Shun Li and the Poet (Io sono Li, Italy-France, 2011)

Effortlessly lachrymose

Effortlessly lachrymose

Documentary filmmaker, Andre Segre, chose a ‘slice of life’ narrative for his first feature and an affecting on it is. Li Shun (Zhao Tao) is working in Italy, paying off the snakeheads who organised her passage, and hoping that her eight year old son can join her. Zhao is a Jia Zhangke regular (see Still Life) and is quite brilliant in this submissive role whilst conveying her inner steel. My work life at the moment is pretty abysmal, however the fortitude of migrant workers renders me pathetic. She forms a friendship with a much older, sympathetic fisherman, another emigre, albeit one who’s resided in Italy for 30 years; played by prominent Croat actor, Rade Sherbedzia. I was slightly uneasy that a cliched romance between an old man and younger woman would develop, however Segre, who also scripted the film, is too adept for that.

Apart from the performances, what stands out in the film is the cinematography by Luca Bigazzi (a character from The Godfather?). The setting is near Venice, we do have one sojourn into that most photogenic of  cities, and the sea and lagoons of north east Italy look superbly melancholic, especially when the Dolomites, seemingly miraculously, appear in the background.

A Fallible Girl (UAE-China-UK, 2013)

A failure of form?

A failure of form?

This first screening of Conrad Clark’s second feature, at the Bradford International Film Festival, had the director in attendance and he explained he was attempting an ethnographic approach to portray the effects of global capitalism. He does this but I thought the film to be poorly made. Others have responded far more positively, see here, and Roy’s view here. Why didn’t I like it?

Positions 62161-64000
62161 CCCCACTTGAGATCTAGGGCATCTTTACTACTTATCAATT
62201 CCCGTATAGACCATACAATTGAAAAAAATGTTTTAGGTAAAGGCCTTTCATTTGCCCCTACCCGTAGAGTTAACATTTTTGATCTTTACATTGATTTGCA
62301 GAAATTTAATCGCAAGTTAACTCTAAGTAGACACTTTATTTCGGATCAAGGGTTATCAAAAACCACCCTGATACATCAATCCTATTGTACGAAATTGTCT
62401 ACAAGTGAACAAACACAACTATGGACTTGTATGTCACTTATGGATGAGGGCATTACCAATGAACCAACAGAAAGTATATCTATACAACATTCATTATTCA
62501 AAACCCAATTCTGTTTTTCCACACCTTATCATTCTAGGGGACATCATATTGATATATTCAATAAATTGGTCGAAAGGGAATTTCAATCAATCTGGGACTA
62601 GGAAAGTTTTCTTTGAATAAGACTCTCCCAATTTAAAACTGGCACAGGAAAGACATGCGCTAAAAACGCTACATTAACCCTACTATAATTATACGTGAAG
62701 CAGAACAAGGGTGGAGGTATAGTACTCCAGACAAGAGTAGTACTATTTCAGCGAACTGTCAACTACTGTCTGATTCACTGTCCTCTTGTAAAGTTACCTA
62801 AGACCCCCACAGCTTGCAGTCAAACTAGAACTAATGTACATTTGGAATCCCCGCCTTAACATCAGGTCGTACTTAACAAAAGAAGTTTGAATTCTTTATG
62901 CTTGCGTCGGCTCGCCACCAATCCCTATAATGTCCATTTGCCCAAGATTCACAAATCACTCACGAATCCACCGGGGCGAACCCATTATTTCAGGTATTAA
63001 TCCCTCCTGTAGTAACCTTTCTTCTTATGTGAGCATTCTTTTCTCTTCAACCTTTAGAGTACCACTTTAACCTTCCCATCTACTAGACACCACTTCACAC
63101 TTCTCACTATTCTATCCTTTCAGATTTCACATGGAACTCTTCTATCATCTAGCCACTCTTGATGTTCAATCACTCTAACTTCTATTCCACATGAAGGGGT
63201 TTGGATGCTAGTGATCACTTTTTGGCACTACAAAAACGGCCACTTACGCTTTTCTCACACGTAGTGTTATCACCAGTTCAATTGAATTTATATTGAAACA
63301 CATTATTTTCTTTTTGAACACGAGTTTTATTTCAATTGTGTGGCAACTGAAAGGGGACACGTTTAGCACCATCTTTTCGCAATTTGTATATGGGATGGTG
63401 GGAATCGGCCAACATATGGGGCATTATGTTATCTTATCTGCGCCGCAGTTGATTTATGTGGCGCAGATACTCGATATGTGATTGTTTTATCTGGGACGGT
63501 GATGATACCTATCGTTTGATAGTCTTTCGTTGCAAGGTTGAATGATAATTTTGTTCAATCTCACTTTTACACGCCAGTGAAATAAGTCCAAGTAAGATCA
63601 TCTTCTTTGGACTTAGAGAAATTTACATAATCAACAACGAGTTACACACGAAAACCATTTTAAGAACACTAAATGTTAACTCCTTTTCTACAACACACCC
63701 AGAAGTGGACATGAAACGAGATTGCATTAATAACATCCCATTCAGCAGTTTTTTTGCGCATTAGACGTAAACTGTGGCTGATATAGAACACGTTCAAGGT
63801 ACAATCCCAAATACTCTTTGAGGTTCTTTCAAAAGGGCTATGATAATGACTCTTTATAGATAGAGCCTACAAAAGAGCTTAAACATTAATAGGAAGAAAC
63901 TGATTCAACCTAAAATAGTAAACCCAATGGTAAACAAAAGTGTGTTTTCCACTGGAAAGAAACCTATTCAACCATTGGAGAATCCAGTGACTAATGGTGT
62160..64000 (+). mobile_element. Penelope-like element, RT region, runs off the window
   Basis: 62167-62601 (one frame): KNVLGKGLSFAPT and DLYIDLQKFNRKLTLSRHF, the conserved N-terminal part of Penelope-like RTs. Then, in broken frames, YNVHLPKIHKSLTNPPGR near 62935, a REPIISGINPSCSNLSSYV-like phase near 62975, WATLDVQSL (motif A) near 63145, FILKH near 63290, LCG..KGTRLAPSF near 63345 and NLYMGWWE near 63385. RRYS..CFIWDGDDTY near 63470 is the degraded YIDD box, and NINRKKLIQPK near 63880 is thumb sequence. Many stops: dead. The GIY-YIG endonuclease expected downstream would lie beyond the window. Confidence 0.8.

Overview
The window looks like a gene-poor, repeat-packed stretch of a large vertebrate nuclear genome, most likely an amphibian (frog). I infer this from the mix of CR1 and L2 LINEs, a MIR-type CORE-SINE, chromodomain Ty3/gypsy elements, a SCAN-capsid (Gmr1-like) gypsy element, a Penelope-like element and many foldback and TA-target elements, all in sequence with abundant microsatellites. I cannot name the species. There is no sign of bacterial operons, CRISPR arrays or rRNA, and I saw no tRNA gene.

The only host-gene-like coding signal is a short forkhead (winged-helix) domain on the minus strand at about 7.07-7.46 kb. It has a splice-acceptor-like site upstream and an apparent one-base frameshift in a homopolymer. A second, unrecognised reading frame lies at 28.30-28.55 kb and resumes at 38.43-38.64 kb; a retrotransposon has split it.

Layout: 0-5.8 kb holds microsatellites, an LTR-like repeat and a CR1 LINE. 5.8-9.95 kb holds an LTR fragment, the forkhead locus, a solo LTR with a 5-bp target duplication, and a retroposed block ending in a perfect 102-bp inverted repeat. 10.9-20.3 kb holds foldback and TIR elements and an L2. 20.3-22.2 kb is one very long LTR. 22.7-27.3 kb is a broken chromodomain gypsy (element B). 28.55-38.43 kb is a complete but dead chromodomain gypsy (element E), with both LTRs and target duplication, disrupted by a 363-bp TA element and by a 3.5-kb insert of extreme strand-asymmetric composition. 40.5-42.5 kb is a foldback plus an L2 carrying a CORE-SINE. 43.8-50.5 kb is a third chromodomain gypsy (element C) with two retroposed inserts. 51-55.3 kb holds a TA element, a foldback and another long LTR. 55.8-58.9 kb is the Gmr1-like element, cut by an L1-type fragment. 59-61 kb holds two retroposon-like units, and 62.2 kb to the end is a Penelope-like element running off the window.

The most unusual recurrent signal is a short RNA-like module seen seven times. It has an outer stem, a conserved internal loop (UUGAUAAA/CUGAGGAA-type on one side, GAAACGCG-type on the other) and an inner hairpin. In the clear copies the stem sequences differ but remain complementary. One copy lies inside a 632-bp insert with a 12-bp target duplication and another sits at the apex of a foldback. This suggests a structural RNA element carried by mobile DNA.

Narratively it’s obtuse; and there’s nothing wrong with that. The audience has to work to fill in the gaps between the ‘slices of life’, about a female Chinese entrepreneur in the UAE. Sang Juan’s Le Fei, the protagonist, is also unlikeable as a character; she often rudely berates her workers; though I acknowledge that’s probably a cultural judgement. Again, I’m not against narratives that don’t offer easily identifiable characters but when, at the end, we are clearly meant to feel sympathy for her – through mise en scene and music – I wondered why we are purposefully alienated from her at the start. So, I didn’t find the narrative convincing; the direction, for me, was also at fault.

Again I’m not against, per se, poorly composed shots and/or non ‘classical’ styles. Indeed the handheld ‘realist’ style, here almost certainly dictated by budgetary constraints, has much to offer. However, when Clark insists on shooting a conversation using whip pans he does risk both nausea in the audience and being asked the question (politely I didn’t stay for the Q&A) ‘what’s wrong with shot/reverse-shot?’. Similarly he insists on using extreme close-ups, both in sound and vision, presumably to bring us closer to Le Fei, but again it risks ‘unpleasure’ when we experience her slurping noodles. Similarly, the camera often follows characters close-up from behind, which reminded me of the Dardenne brothers’ technique in Rosetta (France-Belguim, 1999). Whilst in Rosetta I felt the eponymous protagonist’s determination to get on, here I experienced being dragged along on characters’ backs.